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Roman Government Systems

Title/Topic: Ancient Roman Government

Authors: Katy McGillin and Megan Wallis

Subject/Grade Level: World History/10th Grade

Essential “Guiding Question” For the Lesson:  How did the implementation of different government systems in Ancient Rome influence its growth and influence?  How did each system rise and fall?


SS.912.W.1.3: Interpret and evaluate primary and secondary sources.

SS.912.W.1.6: Evaluate the role of history in shaping identity and character.

SS.912.W.2.1: Locate the extent of the Byzantine territory at the height of the empire.

SS.912.W.2.9: Analyze the impact of the collapse of the Western Roman Empire on Europe.


By the end of the lesson, students will be able to:

  • Identify and compare the three different government systems in Ancient Rome
  • Describe why each system came to an end and how it gave rise to a new one
  • Explain the connection between Rome’s land holdings and its power


Rome’s traditional founding date is April 21, 753 B.C. by its legendary first king Romulus.  The kingdom was ruled by seven kings who acted as village leaders; however, Romans established a law code and expanded Rome’s borders.  The last king, Tarquinius Superbus, was expelled by a mob of Roman aristocrats who established the Republic in 509 B.C.  The Republic was governed by a new constitution, a senate, and two consuls.  Dictators could be selected during times of war but they were only allowed to rule for six months.  The Republic became threatened during the 130s BC when the Gracchi Brothers, Marius, and Sulla started to challenge the system and establish a new order.  The first triumvirate was a unofficial group of 3 men who were the most powerful in Rome: Gaius Julius Caesar, Marcus Licinius Crassus, and Gnaeus Pompeius Magnus.  After the assassination of Julius Caesar in 44 B.C., his grandnephew Octavian became the first Emperor of Rome.  He officially adopted the title and the name Augustus in 27 B.C.  From that point on, Rome was ruled by Emperors whose reigns are divided into dynasties.  The official date of the fall of the Western Roman Empire is 476 AD. 


  • Pairs – Students will be placed in pairs to do the brainstorming activity at the beginning of the lesson and fill out a worksheet at the end of the lesson
  • Individual – For lecture, students will listen and takes notes individually, facing the instructor.


  • Think-Pair-Share – Students will use this method at the beginning of class to brainstorm different government and political systems
  • Direct Instruction – This method will be used during the lecture presentation on both days to facilitate the teacher conveying material to the students quickly and easily.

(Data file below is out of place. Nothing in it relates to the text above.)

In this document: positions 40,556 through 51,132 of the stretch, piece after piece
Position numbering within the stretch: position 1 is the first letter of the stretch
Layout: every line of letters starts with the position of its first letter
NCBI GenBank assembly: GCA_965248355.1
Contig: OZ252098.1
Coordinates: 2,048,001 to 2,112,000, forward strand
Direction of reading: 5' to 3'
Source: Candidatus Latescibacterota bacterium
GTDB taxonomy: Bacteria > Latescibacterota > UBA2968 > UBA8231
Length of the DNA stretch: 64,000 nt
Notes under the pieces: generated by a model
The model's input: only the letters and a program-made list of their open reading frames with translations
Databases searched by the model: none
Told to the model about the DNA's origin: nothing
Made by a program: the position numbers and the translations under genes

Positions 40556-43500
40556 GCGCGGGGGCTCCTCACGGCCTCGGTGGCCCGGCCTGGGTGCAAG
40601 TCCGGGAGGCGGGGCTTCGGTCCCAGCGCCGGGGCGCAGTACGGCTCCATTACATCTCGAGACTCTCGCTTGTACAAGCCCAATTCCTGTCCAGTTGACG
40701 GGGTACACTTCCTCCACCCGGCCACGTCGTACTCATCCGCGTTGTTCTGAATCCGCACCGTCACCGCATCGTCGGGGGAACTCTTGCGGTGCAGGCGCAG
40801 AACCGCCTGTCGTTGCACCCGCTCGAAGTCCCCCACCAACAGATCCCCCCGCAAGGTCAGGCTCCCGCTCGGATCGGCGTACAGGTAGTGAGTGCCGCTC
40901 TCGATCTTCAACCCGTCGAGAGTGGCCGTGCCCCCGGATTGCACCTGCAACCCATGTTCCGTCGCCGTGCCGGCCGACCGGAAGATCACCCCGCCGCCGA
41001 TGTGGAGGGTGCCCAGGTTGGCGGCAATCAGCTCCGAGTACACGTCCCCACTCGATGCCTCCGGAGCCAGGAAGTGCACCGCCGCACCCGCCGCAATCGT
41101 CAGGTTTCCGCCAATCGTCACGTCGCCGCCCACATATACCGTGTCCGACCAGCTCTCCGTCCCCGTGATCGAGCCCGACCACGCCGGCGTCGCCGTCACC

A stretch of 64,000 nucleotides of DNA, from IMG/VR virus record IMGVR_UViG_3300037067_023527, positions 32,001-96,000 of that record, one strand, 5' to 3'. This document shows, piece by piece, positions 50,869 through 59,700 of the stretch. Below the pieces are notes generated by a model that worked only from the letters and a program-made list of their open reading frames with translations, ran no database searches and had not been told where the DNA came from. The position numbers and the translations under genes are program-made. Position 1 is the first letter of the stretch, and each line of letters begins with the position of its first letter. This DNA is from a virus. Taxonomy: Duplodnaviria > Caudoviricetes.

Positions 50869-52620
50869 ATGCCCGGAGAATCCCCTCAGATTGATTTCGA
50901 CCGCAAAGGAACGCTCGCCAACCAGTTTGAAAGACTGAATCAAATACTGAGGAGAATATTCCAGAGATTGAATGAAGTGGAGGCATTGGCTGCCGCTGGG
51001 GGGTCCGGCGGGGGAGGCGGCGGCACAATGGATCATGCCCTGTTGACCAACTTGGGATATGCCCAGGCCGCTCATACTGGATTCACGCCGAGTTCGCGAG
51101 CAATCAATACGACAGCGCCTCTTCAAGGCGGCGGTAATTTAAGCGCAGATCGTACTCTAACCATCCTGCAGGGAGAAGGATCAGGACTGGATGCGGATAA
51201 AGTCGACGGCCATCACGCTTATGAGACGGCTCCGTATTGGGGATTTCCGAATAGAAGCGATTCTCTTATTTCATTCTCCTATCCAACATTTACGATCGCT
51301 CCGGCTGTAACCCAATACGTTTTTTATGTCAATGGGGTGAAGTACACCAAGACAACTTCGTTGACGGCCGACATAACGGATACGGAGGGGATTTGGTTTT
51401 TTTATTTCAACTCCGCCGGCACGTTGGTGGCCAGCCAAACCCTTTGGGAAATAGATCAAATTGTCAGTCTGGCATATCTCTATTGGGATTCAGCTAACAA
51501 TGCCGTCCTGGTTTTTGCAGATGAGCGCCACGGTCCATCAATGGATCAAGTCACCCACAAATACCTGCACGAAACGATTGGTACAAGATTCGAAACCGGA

• Brainstorming/Think-Pair-Share: Students will pair up with a student sitting near them.  Students will be asked to brainstorm as many government systems (ancient or modern) they can think of.  After 2 minutes, students will name different government systems and the teacher will write them on the board. 

Main Activity

  • Interactive Lecture – This lecture will deliver information about the government systems in Ancient Rome.  The lecture will include a digital timeline projected at the front of the room.  The timeline will contain major dates related to the development of Roman government.  The teacher may share the link to the online timeline and students can refer to it later as necessary. 
  • Roman Map/Government Worksheet – While students are listening to the lecture, they should be coloring the three maps and filling in the charts.  The teacher will guide students in filling out the worksheets completely and correctly during the lecture.


  • Vocabulary Array – Students will be given the following terms related to Roman government systems: dictator, senator, triumvirate, emperor, and consul.  They will be asked to place the terms on a vocabulary array.  They will draw a line on their paper.  The left side will be labeled "Most Authoritarian" and the right side will be labeled "Least Authoritarian."  Students will then place each government position on the array according to knowledge they gained from the lecture.  The class and teacher will then make an array on the board and discuss why each government job deserves a certain position.



The completed Roman Maps/Government worksheets will serve as a study guide for the Unit Test.  Students will turn in the worksheets after Day 2.  The teacher will check the worksheets for completeness and will return them for students to use during the Unit Test Review.

Students will complete an exit card as their ticket to leave the classroom at the end of Day 2.  This will serve as a quick and easy formative assessment that will help the teacher determine how well the students comprehended the material and any areas that require extra review before the Unit Test. 

Unknown user,
Nov 30, 2009, 8:27 PM